- The amendments are intended to safeguard the solvency of these entities and bring the regulatory framework in line with the best international practices.
- With the application of the new discount rate vector, it is expected that companies will have room to increase the amounts of future pensions subscribed after the regulation comes into force.
August 28, 2020 – After the conclusion of a public consultation process, the Financial Market Commission (CMF) has published regulatory amendments to the methodology for calculating asset adequacy and the constitution of technical reserves of life insurance companies.
The amendments, which aim to improve the regulation of entities that sell life annuities in line with the best international practices, affect General Rule No. 209 and General Rule No. 318. First, they introduce improvements to the methodology for calculating sufficiency in the Asset Adequacy Test (TSA, for its Spanish acronym). The aim is to better reflect projections of asset and liability flows, as well as the relevant discount rate and, ultimately, the reinvestment risk faced by insurance companies holding annuity policy obligations.
The amendments modify the method of calculating the discount rate vector (VTD, for its Spanish acronym) currently used to carry out the asset sufficiency analysis. It also adjusts the methodology to the best international practices in this area, which are applied in insurance markets serving as a reference for Chile. It also increases the maximum amount of equity, proportional to the technical reserves of each company’s annuities, that insurers can include in the TSA.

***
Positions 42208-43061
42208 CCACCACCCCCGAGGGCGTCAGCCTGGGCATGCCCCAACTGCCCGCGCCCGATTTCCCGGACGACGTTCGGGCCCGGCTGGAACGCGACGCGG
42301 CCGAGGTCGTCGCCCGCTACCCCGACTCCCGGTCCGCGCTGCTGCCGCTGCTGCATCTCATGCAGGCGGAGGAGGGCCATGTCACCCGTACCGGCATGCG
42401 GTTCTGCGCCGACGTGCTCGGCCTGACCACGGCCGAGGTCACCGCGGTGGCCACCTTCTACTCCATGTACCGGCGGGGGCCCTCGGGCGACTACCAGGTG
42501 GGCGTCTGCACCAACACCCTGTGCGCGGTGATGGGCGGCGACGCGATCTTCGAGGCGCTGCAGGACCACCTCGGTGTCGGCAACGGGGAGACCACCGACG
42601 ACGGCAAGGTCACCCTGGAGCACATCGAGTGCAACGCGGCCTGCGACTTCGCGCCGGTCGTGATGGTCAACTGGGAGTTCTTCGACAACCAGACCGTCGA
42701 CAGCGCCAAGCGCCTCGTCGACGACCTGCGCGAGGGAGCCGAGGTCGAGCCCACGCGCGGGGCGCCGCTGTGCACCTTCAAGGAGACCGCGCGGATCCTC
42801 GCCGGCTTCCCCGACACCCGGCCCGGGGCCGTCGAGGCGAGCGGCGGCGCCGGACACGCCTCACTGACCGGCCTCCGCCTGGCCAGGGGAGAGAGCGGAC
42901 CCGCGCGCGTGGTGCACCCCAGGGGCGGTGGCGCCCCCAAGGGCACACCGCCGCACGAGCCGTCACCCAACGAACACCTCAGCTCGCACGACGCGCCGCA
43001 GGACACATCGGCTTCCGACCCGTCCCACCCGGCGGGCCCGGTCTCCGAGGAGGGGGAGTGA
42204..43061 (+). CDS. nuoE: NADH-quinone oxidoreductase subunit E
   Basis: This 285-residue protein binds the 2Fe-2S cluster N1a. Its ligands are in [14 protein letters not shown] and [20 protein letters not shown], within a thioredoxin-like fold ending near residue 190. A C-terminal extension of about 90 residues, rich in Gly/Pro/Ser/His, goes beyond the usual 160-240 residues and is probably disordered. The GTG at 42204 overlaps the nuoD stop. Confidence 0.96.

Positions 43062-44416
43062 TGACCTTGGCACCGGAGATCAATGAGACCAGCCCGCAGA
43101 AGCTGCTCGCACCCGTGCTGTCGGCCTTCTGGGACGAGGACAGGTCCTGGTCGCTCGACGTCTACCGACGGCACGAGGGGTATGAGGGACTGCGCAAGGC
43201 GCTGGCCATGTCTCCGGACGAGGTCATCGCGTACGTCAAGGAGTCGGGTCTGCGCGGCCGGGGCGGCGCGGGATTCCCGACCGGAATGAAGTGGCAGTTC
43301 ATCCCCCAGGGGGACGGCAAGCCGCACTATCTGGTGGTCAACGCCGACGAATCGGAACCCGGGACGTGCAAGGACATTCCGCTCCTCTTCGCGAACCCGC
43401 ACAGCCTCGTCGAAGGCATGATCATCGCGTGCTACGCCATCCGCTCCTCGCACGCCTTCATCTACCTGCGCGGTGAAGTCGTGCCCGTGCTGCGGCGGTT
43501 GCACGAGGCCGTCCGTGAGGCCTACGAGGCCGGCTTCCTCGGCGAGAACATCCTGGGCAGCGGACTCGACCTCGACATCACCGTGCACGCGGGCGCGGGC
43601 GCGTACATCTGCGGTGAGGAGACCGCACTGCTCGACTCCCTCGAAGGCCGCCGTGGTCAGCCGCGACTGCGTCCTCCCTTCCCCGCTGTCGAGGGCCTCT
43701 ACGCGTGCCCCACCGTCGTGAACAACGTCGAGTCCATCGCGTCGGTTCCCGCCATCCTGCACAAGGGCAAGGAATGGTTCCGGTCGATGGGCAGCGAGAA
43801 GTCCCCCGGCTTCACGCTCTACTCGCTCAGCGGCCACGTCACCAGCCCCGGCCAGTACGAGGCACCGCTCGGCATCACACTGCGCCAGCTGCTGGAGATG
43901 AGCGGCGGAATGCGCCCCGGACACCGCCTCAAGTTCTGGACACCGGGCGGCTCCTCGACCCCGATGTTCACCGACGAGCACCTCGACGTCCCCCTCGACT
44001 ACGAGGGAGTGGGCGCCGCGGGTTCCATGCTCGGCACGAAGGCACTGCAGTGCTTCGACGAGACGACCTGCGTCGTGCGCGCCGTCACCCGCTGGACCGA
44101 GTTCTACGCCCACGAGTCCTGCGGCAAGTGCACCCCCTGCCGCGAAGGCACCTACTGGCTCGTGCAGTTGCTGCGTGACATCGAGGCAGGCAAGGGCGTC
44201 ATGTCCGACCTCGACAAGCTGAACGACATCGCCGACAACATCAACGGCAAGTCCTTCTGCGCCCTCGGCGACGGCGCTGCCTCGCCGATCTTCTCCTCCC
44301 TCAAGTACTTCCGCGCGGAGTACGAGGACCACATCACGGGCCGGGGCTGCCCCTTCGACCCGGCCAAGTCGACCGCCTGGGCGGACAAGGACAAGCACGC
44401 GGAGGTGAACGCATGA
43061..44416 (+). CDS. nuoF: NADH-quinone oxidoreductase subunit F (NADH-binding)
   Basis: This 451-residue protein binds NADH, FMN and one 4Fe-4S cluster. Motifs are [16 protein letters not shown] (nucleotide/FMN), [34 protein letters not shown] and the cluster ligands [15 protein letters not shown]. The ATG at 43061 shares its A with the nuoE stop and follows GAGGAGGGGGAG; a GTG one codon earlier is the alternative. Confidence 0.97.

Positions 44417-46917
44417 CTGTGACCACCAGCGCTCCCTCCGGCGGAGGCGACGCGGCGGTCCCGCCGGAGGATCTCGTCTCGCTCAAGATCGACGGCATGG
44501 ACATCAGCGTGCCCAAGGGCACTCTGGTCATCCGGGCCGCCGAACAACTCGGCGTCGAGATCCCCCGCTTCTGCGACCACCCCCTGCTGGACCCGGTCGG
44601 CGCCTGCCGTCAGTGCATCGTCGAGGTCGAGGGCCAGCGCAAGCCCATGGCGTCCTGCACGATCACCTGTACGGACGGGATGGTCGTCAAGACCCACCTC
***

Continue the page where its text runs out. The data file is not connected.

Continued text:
In addition, the proposal intends to make an adjustment in the treatment of asset flows that are incorporated into the TSA. Accordingly, the treatment of Real Estate is modified regarding its valuation, as well as the adjustments for credit risk and prepayments applied to some of the assets incorporated in the test.
The regulations also involve a change in the way technical reserves are constituted for both annuities and disability and survivors’ insurance (SIS, for its Spanish acronym). They replace the current methodology for VDT calculation exclusively for new sales of annuity policies in a manner consistent with the one addressed in the TSA. This is done to achieve consistency between the rules for calculating reserves, those of the TSA itself, and International Financial Reporting Standards.
According to calculations based on impact estimates, it is expected that by applying the new vector the constitution of technical reserves for new life annuity policies will decrease by around 10 percent (data as of June 2020). This gives insurance companies leeway to increase the amounts of future pensions taken out once the regulation comes into force. As the amendment applies only to the sale of new annuity policies, there would be no impact on the technical reserves and solvency indicators of companies currently holding a stock of annuity policies.
The amendments proposed by the CMF are in line with the bill that the Ministry of Finance recently submitted to the Senate. Said bill seeks to adjust aspects of the current regulatory framework that could generate rigidities in the current scenario, as well as strengthen the capital base of insurance companies in the medium term.